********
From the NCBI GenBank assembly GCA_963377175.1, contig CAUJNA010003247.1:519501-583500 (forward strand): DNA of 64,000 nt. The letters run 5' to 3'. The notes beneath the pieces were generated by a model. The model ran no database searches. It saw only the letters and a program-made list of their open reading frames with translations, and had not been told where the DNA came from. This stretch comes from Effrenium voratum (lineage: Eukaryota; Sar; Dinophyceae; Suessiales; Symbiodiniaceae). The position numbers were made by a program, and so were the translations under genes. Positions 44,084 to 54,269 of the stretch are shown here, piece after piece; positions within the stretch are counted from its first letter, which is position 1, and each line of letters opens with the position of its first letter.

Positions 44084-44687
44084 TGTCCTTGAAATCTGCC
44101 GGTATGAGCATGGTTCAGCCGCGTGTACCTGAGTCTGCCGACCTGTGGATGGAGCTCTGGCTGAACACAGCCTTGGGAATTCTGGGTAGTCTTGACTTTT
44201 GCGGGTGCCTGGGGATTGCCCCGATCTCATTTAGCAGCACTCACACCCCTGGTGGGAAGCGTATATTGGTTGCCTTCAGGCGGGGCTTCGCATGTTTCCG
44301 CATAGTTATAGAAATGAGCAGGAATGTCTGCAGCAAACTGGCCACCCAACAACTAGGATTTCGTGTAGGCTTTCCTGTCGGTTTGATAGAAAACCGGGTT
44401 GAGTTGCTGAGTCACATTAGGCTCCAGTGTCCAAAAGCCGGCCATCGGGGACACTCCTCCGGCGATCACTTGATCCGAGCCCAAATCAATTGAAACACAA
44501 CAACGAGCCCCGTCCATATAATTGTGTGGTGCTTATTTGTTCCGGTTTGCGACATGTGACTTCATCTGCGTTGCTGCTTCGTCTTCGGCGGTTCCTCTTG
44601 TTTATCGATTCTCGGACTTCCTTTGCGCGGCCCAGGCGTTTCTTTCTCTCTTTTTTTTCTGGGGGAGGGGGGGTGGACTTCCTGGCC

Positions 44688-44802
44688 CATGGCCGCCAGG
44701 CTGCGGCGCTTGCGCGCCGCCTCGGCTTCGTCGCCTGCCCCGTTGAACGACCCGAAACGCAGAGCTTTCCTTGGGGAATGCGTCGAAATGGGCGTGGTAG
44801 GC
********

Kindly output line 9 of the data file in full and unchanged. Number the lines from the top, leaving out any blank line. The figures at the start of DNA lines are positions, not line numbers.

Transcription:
44601 TTTATCGATTCTCGGACTTCCTTTGCGCGGCCCAGGCGTTTCTTTCTCTCTTTTTTTTCTGGGGGAGGGGGGGTGGACTTCCTGGCC